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  • Metaphor and Shakespearean Drama: Unchaste Signification
  • Jay L. Halio (bio)
Maria Franziska Fahey. Metaphor and Shakespearean Drama: Unchaste Signification. New York: Palgrave Macmillan, 2011. Pp. xvii + 192. $80.00.

Maria Fahey’s book on Metaphor and Shakespearean Drama is part of a series entitled “Early Modern Literature in History,” whose general editors are two British scholars, Cedric C. Brown and Andrew Hadfield. Although it deals in detail with only six of Shakespeare’s plays, it is nonetheless very wide ranging, especially in its conception of metaphor, as the following analysis will attempt to show.

In her brief preface, Fahey says that her book explores “the transformative, fruitful, and potentially unruly nature of metaphorical utterances as revealed in Shakespearean drama” (xiv). Indeed it does, and Fahey begins by challenging the traditional view of metaphor as “a merely ornamental substitution of words” (xv). She is concerned, rather, with the way classical and Elizabethan rhetoricians consider “the tension inherent in metaphor between the need for difference, distance, and interchange and the need for likeness, proximity, and containment” (xv). She believes that metaphor’s dual nature “is the very source of the fecundity that generates rhetoricians’ warnings about its potential unruliness” (xv). Hence, she cites Henry Peacham’s warning against “unchaste signification” and the worry that metaphors might beget “illegitimate” meanings.

Fahey’s first chapter surveys Aristotle’s writing in Poetics and Rhetoric, and the writings of others, such as Quintilian, particularly to discern metaphor’s tendency to “stealth,” as she calls it, that is, the ways metaphor can circulate without the full awareness of the meanings conveyed by individual speakers. Those interested in theories of metaphor will doubtless find Fahey’s twenty-one-page first chapter useful in and of itself, but I will pass directly to her discussions of metaphor in Shakespeare’s plays. Her second chapter, called “Proving Desdemona Haggard: Marriage and Metaphor in Othello,” is one of the best in the book. As its title indicates, the chapter focuses primarily on the metaphor of falconry, as Othello uses it in 3.3.264–74, which Fahey quotes in full. In this speech Othello figures himself as the falconer and Desdemona as his hawk. Fahey interprets the speech in traditional fashion:

Othello’s metaphor transforms the figurative bond of marriage into the literally binding jesses, the leather bands fastened to a hawk’s legs to which a falconer’s leash could be attached. Depicting those jesses as his heart-strings, Othello reveals that he is prepared to cut out a part of himself to be rid of an adulterous wife. To “let” Desdemona “down the wind to prey on fortune,” the heartstrings tying Desdemona to Othello would be excised from Othello’s body and left dangling from her ankles.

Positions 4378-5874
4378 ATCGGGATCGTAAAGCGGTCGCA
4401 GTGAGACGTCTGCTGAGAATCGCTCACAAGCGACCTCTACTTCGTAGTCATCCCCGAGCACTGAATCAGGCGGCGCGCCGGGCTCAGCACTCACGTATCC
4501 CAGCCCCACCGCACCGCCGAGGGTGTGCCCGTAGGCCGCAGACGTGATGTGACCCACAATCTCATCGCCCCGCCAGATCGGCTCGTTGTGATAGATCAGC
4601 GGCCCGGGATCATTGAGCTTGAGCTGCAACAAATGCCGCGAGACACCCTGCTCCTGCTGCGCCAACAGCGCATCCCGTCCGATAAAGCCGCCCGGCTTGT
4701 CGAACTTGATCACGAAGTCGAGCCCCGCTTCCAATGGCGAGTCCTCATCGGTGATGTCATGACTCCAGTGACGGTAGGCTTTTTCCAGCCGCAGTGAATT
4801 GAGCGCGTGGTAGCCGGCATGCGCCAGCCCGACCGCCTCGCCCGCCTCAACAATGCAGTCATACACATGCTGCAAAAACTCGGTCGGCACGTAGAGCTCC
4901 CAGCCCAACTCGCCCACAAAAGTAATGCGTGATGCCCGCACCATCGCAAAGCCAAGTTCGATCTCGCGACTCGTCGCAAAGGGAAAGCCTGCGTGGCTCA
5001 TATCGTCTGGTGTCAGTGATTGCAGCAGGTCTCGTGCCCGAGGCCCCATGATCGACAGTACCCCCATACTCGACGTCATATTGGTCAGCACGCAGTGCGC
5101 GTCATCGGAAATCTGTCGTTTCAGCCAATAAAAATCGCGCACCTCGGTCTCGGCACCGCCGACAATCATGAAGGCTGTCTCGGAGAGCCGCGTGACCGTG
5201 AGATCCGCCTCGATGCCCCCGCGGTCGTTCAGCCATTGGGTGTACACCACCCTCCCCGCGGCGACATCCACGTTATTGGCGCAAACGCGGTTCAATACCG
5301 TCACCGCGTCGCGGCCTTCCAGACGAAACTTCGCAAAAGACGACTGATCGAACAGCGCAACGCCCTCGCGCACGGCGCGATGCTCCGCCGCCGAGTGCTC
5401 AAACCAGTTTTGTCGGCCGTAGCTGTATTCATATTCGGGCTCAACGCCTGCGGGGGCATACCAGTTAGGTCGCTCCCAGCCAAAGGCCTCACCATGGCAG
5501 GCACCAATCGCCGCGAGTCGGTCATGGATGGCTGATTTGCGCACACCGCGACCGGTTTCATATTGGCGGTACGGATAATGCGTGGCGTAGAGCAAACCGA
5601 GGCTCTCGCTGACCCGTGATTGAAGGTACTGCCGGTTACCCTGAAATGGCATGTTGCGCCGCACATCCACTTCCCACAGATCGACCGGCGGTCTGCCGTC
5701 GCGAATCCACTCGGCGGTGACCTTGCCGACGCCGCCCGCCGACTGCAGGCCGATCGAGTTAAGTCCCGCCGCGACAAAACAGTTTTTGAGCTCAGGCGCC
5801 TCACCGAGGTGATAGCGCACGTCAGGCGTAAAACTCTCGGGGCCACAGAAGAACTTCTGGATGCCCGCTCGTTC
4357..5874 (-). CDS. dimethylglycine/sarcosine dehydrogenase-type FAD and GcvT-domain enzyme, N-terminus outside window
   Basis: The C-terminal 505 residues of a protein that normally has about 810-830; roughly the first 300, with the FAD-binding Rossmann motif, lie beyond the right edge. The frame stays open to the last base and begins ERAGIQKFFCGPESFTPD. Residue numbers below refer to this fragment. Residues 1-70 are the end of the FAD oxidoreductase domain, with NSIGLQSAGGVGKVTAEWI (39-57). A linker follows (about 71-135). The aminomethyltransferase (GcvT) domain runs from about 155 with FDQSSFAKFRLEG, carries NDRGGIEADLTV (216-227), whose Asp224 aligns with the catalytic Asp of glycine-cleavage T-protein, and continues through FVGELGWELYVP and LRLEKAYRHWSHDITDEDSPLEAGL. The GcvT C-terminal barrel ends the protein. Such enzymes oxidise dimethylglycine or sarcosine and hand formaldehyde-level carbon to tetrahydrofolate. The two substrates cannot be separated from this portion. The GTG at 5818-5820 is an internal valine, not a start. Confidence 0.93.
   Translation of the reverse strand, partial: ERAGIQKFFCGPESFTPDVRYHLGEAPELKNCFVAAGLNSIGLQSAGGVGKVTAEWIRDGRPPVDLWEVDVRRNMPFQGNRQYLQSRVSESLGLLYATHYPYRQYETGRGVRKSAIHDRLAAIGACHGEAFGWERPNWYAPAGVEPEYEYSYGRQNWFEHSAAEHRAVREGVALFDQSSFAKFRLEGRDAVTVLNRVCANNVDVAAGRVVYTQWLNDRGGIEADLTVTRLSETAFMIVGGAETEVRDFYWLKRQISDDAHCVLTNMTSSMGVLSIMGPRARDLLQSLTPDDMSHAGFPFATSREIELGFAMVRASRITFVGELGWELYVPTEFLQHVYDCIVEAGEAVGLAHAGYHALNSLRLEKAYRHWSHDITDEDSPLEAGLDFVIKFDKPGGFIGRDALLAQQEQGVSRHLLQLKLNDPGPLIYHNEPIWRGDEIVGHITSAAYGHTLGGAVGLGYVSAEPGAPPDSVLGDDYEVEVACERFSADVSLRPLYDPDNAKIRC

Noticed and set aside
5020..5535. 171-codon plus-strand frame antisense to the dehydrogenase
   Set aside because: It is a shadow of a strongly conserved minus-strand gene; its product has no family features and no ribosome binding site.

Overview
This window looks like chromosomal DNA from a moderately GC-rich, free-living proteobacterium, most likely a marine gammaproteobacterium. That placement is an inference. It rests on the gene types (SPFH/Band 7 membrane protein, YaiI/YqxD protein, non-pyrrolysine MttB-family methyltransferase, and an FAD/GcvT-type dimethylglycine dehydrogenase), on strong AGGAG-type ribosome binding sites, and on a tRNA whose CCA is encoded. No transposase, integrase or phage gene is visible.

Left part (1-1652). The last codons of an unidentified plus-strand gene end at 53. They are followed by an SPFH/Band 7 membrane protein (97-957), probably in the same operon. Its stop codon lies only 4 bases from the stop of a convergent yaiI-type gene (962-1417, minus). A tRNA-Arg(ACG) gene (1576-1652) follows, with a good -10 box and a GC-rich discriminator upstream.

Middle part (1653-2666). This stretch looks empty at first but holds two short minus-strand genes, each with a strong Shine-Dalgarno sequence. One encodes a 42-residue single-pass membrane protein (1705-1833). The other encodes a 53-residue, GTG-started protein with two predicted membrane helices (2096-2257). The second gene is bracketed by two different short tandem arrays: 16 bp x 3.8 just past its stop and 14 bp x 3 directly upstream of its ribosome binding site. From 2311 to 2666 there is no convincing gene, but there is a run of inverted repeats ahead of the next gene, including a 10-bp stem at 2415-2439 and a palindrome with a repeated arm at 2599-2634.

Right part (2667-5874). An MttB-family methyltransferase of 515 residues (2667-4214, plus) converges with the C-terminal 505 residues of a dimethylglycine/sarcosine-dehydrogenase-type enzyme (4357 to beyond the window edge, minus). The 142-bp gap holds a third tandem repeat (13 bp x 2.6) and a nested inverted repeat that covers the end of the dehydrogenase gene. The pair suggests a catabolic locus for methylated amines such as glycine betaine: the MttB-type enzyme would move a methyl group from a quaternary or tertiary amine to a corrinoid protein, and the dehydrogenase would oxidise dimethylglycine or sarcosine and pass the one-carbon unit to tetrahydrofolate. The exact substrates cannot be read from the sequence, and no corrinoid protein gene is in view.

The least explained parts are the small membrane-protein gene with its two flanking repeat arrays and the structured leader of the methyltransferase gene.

Fahey goes on to show that Othello is not the first to use the metaphor, nor is it (as one might expect) Iago; rather, it is Desdemona herself. It is she who figures herself [End Page 448] as Othello’s falconer when in her dialogue with Cassio she says she will “watch him tame” (3.2.23). Iago also sees her as a falconer when he says Desdemona could “seel her father’s eyes up” (3.3.213). These metaphors, Fahey argues, take hold of the world of the play and ultimately have “the power to shape the perceptions upon which people act” (24). The implications are significant and can be disturbing. I shall cite only one that Fahey makes explicit: “Indeed, figuring marriage in terms of falconry … suggests that a man needs to tame his wife because she is naturally more powerful than he and naturally averse to subjugating herself to him” (28).

Fahey takes her understanding of metaphor further in her next chapter, “‘Martyred Signs’: Sacrifice and Metaphor in Titus Andronicus.” She here depends a good deal upon René Girard’s book Violence and the Sacred, particularly his pronouncement that “the sacrificial process requires not only the complete separation of the sacrificial victim from those beings for whom the victim is a substitute but also a similarity between both parties” (51). Likewise, Fahey says, a metaphor’s vehicle must also be separated from the tenor for which...


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